What do we want? A better world? A cleaner world? At this point, many of us might merely settle for a world that isn’t barrelling towards inevitable environmental destruction. So, what do we want? Climate Action! What does climate action look like in the academy? It looks like the expansion of digital resources and the cultivation of better disposal and recycling habits on university campuses. It also looks like the cultivation of eco-critical theory and research. Earth is our home. It is the only habitable planet for us. Unfortunately, while it shows evidence of the brilliance of humanity, the state of the Earth also represents our greed and short-sightedness.
Call for Papers—DEADLINE EXTENDED!
Southwest Popular / American Culture Association (SWPACA)
41st Annual Conference, February 19-22, 2020
Hyatt Regency Hotel & Conference Center
Albuquerque, New Mexico
Proposal submission deadline: November 20, 2019
Midwestern Conference on Literature, Language and Media
April 3-4, 2020
CALL FOR PAPERS: MCLLM
Conference Date: April 3rd-4th, 2020
Deadline for Proposals: December 15, 2019
Theme: “Vision 2020: Seeing and Being Seen”
CALL FOR PAPERS
22nd Annual Women's History Conference at Sarah Lawrence College
From the Grassroots to the Statehouse: Women’s Activism and Political Power
Friday and Saturday, March 27-28, 2020
December 9, 2019
Free and Open to the Public
CFP for ALA 2020
The T. S. Eliot Society will sponsor two sessions at the 2020 annual conference of the American Literature Association, May 21-24, 2020 at Manchester Grand Hyatt One Market Place, San Diego, CA.
Please send proposals (up to 250 words), along with a brief biography or curriculum vitae, to Professor Emerita Nancy K. Gish (firstname.lastname@example.org.) Submissions must be received no later than January 10, 2020.
For information on the ALA and its 2020 meeting, please see the ALA website at www.americanliteratureassociation.org
“Polarization”: Interdisciplinary Conference in the Humanities
S13: Intralingual Translation: Rewriting for new contexts and readers
There has been an explosion of interest in the impact of children’s television and literature of the late C20th. In particular, the 1970s and 1980s are seen as decades that shaped a great deal of our contemporary cultural landscape. Television of this period dominated the world of childhood entertainment, drawing freely upon literature and popular culture, and much of it continues to resonate powerfully with the generation of cultural producers (fiction writers, screenwriters, directors, musicians and artists) that grew up watching the weird, the eerie and the horrific.
November 24, 2019 is now the deadline for submitting proposals to the American Literature Area of the Popular Culture Association’s National Conference, to be held April 15-18, 2020 at the Downtown Marriott in Philadelphia, PA.
Extended deadline 1/28/2020 - The Jonathan Bayliss Society invites proposals for a roundtable discussion on Marriage and Other Domestic Entanglements in American Literature at the annual American Literature Association Conference (ALA), which will be held at the Manchester Grand Hyatt, San Diego, California, on May 21-24, 2020 (Thursday through Sunday of Memorial Day weekend).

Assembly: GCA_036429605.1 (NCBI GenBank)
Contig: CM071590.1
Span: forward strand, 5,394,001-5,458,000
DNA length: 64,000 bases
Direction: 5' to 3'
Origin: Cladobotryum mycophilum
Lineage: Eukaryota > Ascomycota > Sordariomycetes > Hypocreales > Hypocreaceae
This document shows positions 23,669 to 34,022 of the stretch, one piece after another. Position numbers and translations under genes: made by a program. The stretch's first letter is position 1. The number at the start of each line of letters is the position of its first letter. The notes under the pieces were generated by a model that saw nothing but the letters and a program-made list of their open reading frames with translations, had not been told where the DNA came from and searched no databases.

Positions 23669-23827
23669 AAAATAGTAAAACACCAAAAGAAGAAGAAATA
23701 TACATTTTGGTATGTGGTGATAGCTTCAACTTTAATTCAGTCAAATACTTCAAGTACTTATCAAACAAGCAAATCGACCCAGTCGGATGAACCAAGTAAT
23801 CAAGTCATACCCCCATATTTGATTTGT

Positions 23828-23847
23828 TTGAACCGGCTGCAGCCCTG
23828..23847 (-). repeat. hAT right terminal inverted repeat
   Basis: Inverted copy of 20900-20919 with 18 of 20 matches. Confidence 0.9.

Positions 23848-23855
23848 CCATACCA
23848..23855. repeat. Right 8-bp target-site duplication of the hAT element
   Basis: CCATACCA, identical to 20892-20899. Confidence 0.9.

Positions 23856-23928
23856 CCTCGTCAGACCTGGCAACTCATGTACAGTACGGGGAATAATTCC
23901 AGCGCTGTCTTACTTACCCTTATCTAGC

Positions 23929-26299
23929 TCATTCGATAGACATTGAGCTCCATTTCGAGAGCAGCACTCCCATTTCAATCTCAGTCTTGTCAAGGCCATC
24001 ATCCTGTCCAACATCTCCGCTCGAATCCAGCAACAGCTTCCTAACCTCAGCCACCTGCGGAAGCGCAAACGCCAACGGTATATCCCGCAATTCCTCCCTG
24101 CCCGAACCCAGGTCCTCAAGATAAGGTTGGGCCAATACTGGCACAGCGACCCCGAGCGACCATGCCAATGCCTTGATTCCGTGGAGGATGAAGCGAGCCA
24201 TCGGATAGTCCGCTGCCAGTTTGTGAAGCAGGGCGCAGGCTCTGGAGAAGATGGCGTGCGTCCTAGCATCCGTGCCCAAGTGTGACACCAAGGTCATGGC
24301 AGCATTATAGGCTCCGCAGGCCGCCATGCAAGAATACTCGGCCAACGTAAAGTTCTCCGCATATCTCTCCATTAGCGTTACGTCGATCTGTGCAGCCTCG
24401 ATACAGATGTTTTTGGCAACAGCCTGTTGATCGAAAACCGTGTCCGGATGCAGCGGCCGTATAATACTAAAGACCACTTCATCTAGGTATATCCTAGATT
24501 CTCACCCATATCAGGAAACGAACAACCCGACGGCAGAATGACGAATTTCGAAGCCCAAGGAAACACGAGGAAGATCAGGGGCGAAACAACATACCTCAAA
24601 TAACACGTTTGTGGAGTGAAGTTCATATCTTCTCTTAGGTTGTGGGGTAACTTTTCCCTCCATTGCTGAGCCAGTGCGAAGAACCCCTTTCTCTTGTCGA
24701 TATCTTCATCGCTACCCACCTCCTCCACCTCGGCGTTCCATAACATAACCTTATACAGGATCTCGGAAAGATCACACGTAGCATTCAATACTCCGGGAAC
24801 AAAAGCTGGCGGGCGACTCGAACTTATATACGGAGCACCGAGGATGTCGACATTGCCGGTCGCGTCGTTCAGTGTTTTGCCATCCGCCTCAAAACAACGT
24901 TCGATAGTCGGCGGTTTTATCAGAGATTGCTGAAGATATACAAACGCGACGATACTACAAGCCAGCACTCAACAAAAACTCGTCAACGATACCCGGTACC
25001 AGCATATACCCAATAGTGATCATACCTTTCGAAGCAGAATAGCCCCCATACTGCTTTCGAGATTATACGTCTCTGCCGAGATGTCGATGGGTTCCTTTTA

The potential subjects for this topic are far too many to list, but a small beginning might include Jonathan Bayliss, Nathaniel Hawthorne, Edith Wharton, Theodore Dreiser, Kate Chopin, Henry James, Norman Mailer, Philip Roth, John Updike, Gillian Flynn, Lauren Groff, and Tayari Jones.
The Jonathan Bayliss Society invites proposals for a roundtable discussion on Politics and American Literature at the annual American Literature Association Conference (ALA), which will be held at the Manchester Grand Hyatt, San Diego, California, on May 21-24, 2020 (Thursday through Sunday of Memorial Day weekend).
In addition to the novels of Jonathan Bayliss, presenters might consider the work of such writers as Henry Adams, Mark Twain, Kate Chopin, Robert Penn Warren, Ayn Rand, Philip Roth, Ursula LeGuin, Michael Chabon, and Toni Morrison, among many others.
This two-day interdisciplinary conference is hosted by the AHRC Funded Chronotopic Cartographies project (Lancaster University) in partnership with The British Library. It comes out of primary research into the digital visualisation of space and time for fictional works that have no real-world correspondence. Chronotopic Cartographies develops digital methods and tools that enable the mapping of literary works by generating graphs as “maps” directly out of the coded text.
Precarious Environment: ‘Slow Violence’ and the Globalization
First Global Conference on Environment and Precarity (18-19 Jan 2020)
On May 12, 1963, Bob Dylan left the set of the Ed Sullivan Show, incensed the producers rejected his decision to “Talkin’ John Birch Paranoid Blues.” This non-circulation of his image through television provided valuable publicity and Dylan would boast of “the song they didn’t let me play on TV.” This incident stands at the beginning of an ambivalent and complicated relationship between Dylan’s persona, as expressed through his words and music, and its dissemination through screen media.
Born in 1934 in the village of Beauchamp, near Pontoise (France), Claude Pélieu was an influential figure in a number of contemporary transatlantic artistic and literary scenes from the 1960s until his death in 2002, yet he remains relatively unknown and absent from historical narratives of the period. In the 1950s, he began drawing and experimenting with collage, and later studied painting in Fernand Leger’s atelier. He published his first poems in 1956 in the magazine Rendez-vous avec le sol, followed by further texts in 1959 in Henri Chopin’s Cinquième saison.